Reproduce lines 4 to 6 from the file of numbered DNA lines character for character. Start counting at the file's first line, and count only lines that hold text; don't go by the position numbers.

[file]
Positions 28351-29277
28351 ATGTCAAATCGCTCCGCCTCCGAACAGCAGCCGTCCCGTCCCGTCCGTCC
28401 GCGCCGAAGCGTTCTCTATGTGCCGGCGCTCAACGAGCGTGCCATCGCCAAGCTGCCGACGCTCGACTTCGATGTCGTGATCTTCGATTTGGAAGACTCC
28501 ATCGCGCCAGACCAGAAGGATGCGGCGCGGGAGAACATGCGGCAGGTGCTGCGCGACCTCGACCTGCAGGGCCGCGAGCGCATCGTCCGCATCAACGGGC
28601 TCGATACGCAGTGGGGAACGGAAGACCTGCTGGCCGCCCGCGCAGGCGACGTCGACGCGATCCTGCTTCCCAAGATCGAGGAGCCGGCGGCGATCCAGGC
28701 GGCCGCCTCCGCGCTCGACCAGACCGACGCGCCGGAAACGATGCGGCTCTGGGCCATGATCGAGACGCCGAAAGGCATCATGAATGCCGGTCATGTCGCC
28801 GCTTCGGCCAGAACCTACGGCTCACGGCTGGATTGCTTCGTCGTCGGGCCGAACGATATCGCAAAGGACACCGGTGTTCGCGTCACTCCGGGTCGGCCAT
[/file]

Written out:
28501 ATCGCGCCAGACCAGAAGGATGCGGCGCGGGAGAACATGCGGCAGGTGCTGCGCGACCTCGACCTGCAGGGCCGCGAGCGCATCGTCCGCATCAACGGGC
28601 TCGATACGCAGTGGGGAACGGAAGACCTGCTGGCCGCCCGCGCAGGCGACGTCGACGCGATCCTGCTTCCCAAGATCGAGGAGCCGGCGGCGATCCAGGC
28701 GGCCGCCTCCGCGCTCGACCAGACCGACGCGCCGGAAACGATGCGGCTCTGGGCCATGATCGAGACGCCGAAAGGCATCATGAATGCCGGTCATGTCGCC